By Ann Finkbeiner | September 6, 2012 | 5 Comments
My nephew-the-biology-graduate-student sacrificed several days and a certain amount of money to come to a family reunion and seemed honestly interested in talking to the relatives, so I thought, ok, maybe this is a little vacation from the lab, maybe he’s relaxing. Except I’d look over at him sprawled on the couch and say, “What are you reading?” and he’d get a funny look and say, “Oh nothing, just a paper,” meaning a dense, opaque, difficult scientific journal article. And when I asked him how things were going at school, this normally close-mouthed kid started talking and didn’t stop, and he wasn’t sounding cheery.
Freeman Dyson wrote: “The average student emerges at the end of the Ph.D. program, already middle-aged, overspecialized, poorly prepared for the world outside, and almost unemployable except in a narrow-area of specialization. . . . I am personally acquainted with several cases of young people who became mentally deranged, not to speak of many more who became depressed and discouraged, their lives ruined by the tyranny of the Ph.D. system.”
Dyson himself declined to participate in the system and does not have a PhD. But nowdays, he goes on to point out, not having one means not being a scientist. Getting one means years of school beyond college, then a couple of years each of one or two or three postdoctoral fellowships before finding a job in which your research is likely to be directed by someone else, or an academic post at which you can begin the years of working toward tenure. Middle-aged, overspecialized, mentally deranged, depressed and discouraged seems about right. The system is brutal.
The demographics (jobs per PhD, etc.) are also brutal (read the comments on that link), but watching my nephew, I’m less interested in the demographic than in the social and personal. I’ve spent years listening to scientists talk, and here’s a small and edited, but fair sample.
My husband-the-(retired)-academic-physicist: The general trajectory of a comer is: Go to the right grad school and work with a great mentor who heads-up’s his friends that you’re a comer. Pick your own thesis: your mentor sets the playing field but you make the game and the sooner you make it yours, the better. Then get a postdoc [the fellowship] to take anywhere to do anything with anyone — or else you’re theirs and you do only what they need you to. As a postdoc [the person], you help the grad students who help you. The postdoc supervisor knows and alerts people. Finish your research during the postdoc and get published. You have to have taste, see where science is going, see what the critical experiment is in the field that interests you. The field has to be going somewhere or sooner or later, you drag it there yourself.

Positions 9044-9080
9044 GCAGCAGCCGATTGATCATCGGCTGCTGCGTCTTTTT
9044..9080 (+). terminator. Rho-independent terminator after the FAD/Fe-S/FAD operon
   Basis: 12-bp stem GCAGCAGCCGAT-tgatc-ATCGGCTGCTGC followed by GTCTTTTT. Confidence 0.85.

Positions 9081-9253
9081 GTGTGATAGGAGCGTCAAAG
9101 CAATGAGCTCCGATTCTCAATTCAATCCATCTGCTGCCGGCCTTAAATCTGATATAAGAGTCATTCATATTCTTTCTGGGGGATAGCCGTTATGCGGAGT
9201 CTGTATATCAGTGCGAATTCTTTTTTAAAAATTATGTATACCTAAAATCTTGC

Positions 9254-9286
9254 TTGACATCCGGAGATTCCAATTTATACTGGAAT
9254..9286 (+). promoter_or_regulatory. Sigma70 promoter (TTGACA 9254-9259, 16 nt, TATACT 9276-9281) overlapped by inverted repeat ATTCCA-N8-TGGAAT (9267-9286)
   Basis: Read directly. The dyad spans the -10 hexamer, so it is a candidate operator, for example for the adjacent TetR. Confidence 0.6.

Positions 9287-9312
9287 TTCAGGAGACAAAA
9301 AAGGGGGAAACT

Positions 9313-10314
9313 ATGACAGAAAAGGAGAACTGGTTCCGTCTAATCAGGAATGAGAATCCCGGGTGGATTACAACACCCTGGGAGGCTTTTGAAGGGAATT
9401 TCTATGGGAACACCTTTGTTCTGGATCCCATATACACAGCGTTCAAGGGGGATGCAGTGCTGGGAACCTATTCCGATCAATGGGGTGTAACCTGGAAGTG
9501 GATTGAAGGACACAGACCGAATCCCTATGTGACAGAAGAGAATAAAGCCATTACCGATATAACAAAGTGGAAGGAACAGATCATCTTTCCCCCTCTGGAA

Astronomer: I had a hard time in terms of self-confidence. For three months I was too petrified to think of new ideas. I battle my own image. I have a photo [of my mentors] and they thought I could do it. So when I think about whether I could be a mover and shaker, I think, Why not? You have to suss things out, scope things out, get the scoop on a field and how things are done and figure it out.
Astronomer: Doing a PhD is a soul-killing process.
Astronomer: Basically I got really good at figuring out how to measure radial velocities. So [an older grad student], he’s like, I need M7 radial velocities. So we figured the next best thing was to just try and build this M7 template. So that worked. And then [the grad student] is like, this is really cool. You should just do it for all the M stars. I was like, eeh, all right. So I downloaded all the data and I made the fatal error, I forgot to remove the galaxies. And the M0 and M1 bands had 80,000 or 100,000 spectra in them. And they were all galaxies, so many of them were galaxies. There were just so many, so many galaxies. But we ended up constructing a full set of templates for M stars. And that was really cool. It was like, yeah well, maybe I’m cut out for this science thing after all.
How do they get through it? With invention and creativity and a high degree of brains; with the social sensitivity to figure out and use the professional hierarchy; with both dumb perseverance and intense investment in research whose outcome is intrinsically uncertain; and with love.
Astronomer: At age 10 or 12, I had a bed under a north-facing window and watched the stars, and soon I would rather watch the stars than sleep.
Astronomer: I had a telescope, I was maybe 12, a two or three-inch refractor. The first time I looked at Saturn, I was just so excited. The fact that the light from it is landing on your eye – Saturn is really there.
Astronomer: It explains what people want to know the answers to – the same answers that some people get from religion. Why are we here, where did we come from, what’s out there, where are we?
Astronomer: I just love this stuff so much.
Dyson quote: From Eros to Gaia, Pantheon, 1992, p. 195.